This article serves as a reminder to mainstream Christians about the origins of the word "heresy." While today heresy has an immediate and profoundly negative connotation, this was not always true. Originally, the root of the word heresy implied a "choice," or a "different school of thought." This implied a difference, but not necessarily incorrectness. For instance, the word "hairesis" was used by Josephus, a first century Jewish historian, to describe the three branches of Judaism"Sadducees, Essenes, and Pharisees. While these three sects had different understandings of their faith, there was not a sense of condemnation. In fact, without the three branches existing and interacting with the increasingly Hellenized culture, there is no guarantee that Judaism would have survived or that Christianity would have developed. Therefore, heresy took part in sustaining and creating faiths. There was not a negative connotation to the word until the early Church began to establish itself, and to strive for unity to ensure its survival. Even then, it was not the fact that there were different opinions that was problematic, but rather that those differences could break down unity. Heresies, or differences, were against the agenda of the Church; soon the Church began to correlate heresy with blasphemy, and began persecuting heretics. The author hopes that this reminder of the origins of the word heresy will help contemporary Christians to think critically about their use of the word today.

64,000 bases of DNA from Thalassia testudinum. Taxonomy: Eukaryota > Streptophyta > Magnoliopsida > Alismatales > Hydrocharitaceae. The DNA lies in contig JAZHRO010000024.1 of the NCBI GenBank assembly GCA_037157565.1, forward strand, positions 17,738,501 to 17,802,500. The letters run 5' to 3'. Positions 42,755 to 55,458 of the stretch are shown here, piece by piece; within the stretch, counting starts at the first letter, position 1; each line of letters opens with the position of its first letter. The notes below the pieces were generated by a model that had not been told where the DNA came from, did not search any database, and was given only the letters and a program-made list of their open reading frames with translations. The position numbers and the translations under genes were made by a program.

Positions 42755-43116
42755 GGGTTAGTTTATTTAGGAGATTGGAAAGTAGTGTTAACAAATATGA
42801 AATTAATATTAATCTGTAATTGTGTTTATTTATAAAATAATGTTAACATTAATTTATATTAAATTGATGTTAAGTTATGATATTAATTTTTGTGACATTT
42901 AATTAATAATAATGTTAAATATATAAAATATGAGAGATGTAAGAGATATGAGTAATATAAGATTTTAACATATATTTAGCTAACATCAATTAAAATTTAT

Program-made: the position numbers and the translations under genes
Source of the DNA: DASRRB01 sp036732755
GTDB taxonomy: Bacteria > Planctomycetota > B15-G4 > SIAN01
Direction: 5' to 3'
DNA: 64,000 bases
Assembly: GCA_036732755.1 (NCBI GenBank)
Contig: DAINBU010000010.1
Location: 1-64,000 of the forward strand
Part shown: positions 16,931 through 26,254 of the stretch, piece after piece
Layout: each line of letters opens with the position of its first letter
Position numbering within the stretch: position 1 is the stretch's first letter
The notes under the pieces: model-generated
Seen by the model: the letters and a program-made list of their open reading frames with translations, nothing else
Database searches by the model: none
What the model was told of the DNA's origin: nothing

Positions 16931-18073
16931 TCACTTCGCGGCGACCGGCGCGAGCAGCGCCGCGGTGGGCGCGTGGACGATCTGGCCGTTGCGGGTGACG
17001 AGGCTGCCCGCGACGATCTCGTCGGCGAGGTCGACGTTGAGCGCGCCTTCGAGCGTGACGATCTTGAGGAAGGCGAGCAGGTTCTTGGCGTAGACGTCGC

"A Case for Heresy,"
Denison Journal of Religion: Vol. 11, Article 2.
Available at: https://digitalcommons.denison.edu/religion/vol11/iss1/2